Truthfulness doesn’t preclude unpleasantness, a point ably established by the films of Noah Baumbach, which reap dividends both engaging and grating from their upfront autobiographical authenticity. Beginning with his debut Kicking and Screaming and continuing throughout the uneven Mr. Jealousy and last year’s superb The Squid and the Whale, Baumbach has used his work to tackle the highly personal doubts, fears, and disappointments with which he’s currently struggling. Certainly, the director’s first feature-length effort, shot when he was only 25, feels torn from recently concluded experiences, charting the aimlessness and ennui of four insufferable, maturation-adverse college grads with a relaxed realism and sharp ear for the sarcasm and pop culture-infused dialogue that came to define many mid-1990s breakout indies (Clerks, Reality Bites, Whit Stillman’s Metropolitan and Barcelona).
As in his later, equally literate output, Baumbach’s preoccupation is with the frustrations of those whose higher education affords them no greater insight into themselves or the larger world, a situation that his characters respond to in generally ill-advised ways, their discussions’ intermingling of the erudite (Kant, Keats) and the insignificant (Josie and the Pussycats, Friday the 13th) reflecting their central conflict between living up to the lofty expectations of their (upper-middle) class position and shunning such obligations in favor of wallowing in minor day-to-day and societal minutiae. Whereas Kevin Smith’s convenience store slackers talk about such TV and movie trivia because it’s the primary thing—nay, the only thing—they truly care about, Baumbach’s protagonists are too smart not to realize the avoidance games they’re playing, their self-analytical awareness making them more pitiful and, supposedly, more charmingly pathetic. Kicking and Screaming’s twentysomethings sidestep confrontation whenever possible: the guys cowardly lying on the floor to avoid a door-to-door cookie salesman; Max’s (Chris Eigman) advice that his teenage girlfriend should not piss off a redneck gentleman whose bumper sticker indicates that he’d rather be bow hunting; Otis’s (Carlos Jacott) decision to drink a beer with unidentifiable food floating on its surface rather than complain to the waitress.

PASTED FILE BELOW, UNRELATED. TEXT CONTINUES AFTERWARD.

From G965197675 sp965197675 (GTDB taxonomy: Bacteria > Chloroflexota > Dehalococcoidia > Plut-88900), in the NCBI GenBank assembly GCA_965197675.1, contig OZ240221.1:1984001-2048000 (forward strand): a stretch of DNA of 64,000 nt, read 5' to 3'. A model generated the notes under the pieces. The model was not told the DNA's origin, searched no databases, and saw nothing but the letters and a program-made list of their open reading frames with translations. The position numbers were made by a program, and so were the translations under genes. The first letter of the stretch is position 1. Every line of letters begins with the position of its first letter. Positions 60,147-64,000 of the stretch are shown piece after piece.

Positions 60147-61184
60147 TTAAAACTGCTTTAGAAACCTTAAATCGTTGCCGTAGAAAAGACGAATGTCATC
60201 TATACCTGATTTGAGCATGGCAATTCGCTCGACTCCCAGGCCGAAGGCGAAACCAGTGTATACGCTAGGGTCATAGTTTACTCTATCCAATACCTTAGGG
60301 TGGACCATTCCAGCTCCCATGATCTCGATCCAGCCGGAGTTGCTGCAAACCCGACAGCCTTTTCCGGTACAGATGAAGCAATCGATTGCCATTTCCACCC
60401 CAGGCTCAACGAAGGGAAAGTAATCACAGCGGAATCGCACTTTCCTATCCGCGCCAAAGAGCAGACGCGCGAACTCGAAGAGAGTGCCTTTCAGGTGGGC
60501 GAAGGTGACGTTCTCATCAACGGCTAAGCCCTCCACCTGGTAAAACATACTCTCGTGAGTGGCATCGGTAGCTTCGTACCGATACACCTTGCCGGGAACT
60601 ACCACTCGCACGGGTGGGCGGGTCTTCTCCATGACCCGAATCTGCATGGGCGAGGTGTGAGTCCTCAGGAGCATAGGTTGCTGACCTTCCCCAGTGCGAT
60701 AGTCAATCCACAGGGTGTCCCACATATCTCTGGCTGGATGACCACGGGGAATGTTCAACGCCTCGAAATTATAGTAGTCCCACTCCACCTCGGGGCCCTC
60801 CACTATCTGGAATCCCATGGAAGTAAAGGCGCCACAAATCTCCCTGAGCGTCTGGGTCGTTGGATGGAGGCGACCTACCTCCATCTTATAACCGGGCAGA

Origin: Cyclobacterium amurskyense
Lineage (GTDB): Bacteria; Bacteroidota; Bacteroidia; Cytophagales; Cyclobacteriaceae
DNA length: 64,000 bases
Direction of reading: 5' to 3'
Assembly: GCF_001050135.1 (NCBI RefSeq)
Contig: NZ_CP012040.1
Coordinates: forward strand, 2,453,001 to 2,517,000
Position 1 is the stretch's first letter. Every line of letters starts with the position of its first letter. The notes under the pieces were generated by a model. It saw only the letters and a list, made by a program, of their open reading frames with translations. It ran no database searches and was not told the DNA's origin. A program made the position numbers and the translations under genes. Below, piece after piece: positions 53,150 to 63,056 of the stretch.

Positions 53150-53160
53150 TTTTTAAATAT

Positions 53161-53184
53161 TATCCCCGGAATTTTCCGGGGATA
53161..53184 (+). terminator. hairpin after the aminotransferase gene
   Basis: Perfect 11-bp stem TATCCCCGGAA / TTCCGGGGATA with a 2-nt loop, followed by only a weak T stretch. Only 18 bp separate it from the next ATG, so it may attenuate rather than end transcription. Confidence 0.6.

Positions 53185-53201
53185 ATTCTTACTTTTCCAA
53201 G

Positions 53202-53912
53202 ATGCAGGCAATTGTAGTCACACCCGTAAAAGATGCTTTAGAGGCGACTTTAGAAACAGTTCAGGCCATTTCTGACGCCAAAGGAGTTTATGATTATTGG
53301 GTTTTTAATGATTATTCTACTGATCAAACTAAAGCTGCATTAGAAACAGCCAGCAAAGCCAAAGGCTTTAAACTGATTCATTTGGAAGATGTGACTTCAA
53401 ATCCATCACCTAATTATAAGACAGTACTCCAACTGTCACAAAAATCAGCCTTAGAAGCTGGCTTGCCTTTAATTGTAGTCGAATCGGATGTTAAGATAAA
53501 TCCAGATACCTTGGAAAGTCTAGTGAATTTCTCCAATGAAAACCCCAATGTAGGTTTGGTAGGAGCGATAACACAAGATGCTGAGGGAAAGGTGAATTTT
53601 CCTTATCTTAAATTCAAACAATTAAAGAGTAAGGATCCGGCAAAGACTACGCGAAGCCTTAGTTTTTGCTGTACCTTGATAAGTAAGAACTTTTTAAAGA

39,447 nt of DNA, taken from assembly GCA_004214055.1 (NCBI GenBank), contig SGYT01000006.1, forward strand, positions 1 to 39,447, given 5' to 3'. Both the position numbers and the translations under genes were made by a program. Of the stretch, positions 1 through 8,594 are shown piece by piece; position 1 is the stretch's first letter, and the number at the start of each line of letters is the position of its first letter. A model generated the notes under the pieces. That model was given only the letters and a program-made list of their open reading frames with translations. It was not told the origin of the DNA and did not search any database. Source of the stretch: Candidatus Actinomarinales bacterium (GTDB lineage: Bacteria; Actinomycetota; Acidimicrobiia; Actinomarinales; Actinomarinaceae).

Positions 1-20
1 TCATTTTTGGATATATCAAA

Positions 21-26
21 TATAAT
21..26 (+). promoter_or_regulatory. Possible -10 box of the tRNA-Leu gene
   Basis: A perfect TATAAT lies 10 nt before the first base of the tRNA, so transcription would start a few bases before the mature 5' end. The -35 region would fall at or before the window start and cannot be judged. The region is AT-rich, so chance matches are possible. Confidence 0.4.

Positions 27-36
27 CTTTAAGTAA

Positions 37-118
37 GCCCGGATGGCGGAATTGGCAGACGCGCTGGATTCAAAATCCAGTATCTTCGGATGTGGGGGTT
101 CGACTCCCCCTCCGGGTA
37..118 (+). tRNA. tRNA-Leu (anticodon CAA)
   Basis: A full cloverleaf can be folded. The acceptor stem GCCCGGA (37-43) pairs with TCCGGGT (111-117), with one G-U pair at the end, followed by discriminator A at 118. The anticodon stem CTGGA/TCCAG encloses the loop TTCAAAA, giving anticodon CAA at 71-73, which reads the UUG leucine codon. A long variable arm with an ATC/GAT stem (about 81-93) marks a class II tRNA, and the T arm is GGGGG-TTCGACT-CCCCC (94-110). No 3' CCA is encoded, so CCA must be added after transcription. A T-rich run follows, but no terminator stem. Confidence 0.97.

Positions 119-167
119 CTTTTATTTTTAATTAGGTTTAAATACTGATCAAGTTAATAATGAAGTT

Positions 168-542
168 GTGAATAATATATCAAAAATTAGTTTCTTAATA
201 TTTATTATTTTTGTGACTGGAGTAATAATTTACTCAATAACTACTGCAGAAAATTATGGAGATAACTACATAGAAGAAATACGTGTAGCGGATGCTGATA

Noah Baumbach’s gift for crafting characters out of flesh and blood gives the film an associative realism.
Their fundamental aim, however, is to evade the future, an undertaking that goes hand in hand with a desire to canonize the immediate, as articulated by Max’s confession that “I’m nostalgic for conversations I had yesterday.” The second of these two objectives also drives Kicking and Screaming itself, though Baumbach’s interests extend past simply immortalizing the laidback vibe of hanging around with friends who should be doing something more productive, moving on to the more fertile ground of depicting the anxiety and anger of failed love, a topic plumbed via Grover’s (Josh Hamilton) anguished attempts to deal with the end of his relationship to Prague-bound ex Jane (Olivia d’Abo). The consciousness of their decision to postpone growing up eventually makes Grover and company infuriatingly obnoxious, their blasé-intellectual appeal nullified by either woe-is-me mopeyness (Grover, Otis) or cooler-than-thou arrogance (Max), the latter of which is compounded by the fact that Eigman—the decade’s poster boy for haughty surliness—remains one of the most singularly self-satisfied screen presences in the medium’s history.
Yet Baumbach’s gift for crafting characters out of flesh and blood (such as Eric Stoltz’s perpetual student Chet) gives the film an associative realism, an I-know-these-people familiarity, which helps partially offset their irksomeness. And though his dialogue is often too pleased with its own cleverness, his script’s marriage of the literate and the lowbrow never comes across as excessively contrived and, such as with a background chat regarding a theoretical fight between Freddy and Jason, seems prophetic about mainstream movie culture’s Tarantino-accelerated devolution into solipsism. More remarkable about Kicking and Screaming, however, is Baumbach’s directorial minimalism, his long, graceful takes and sly employment of rock and country music bestowing the comedic and romantic proceedings with subtle sophistication, as in an emotionally well-calibrated scene between Grover and his maritally separating father (Elliot Gould), as well as a final, hopeful image whose heartfelt poignancy is—after the preceding onslaught of smart-alecky gibber-jabber—all the more powerful for being so unexpected.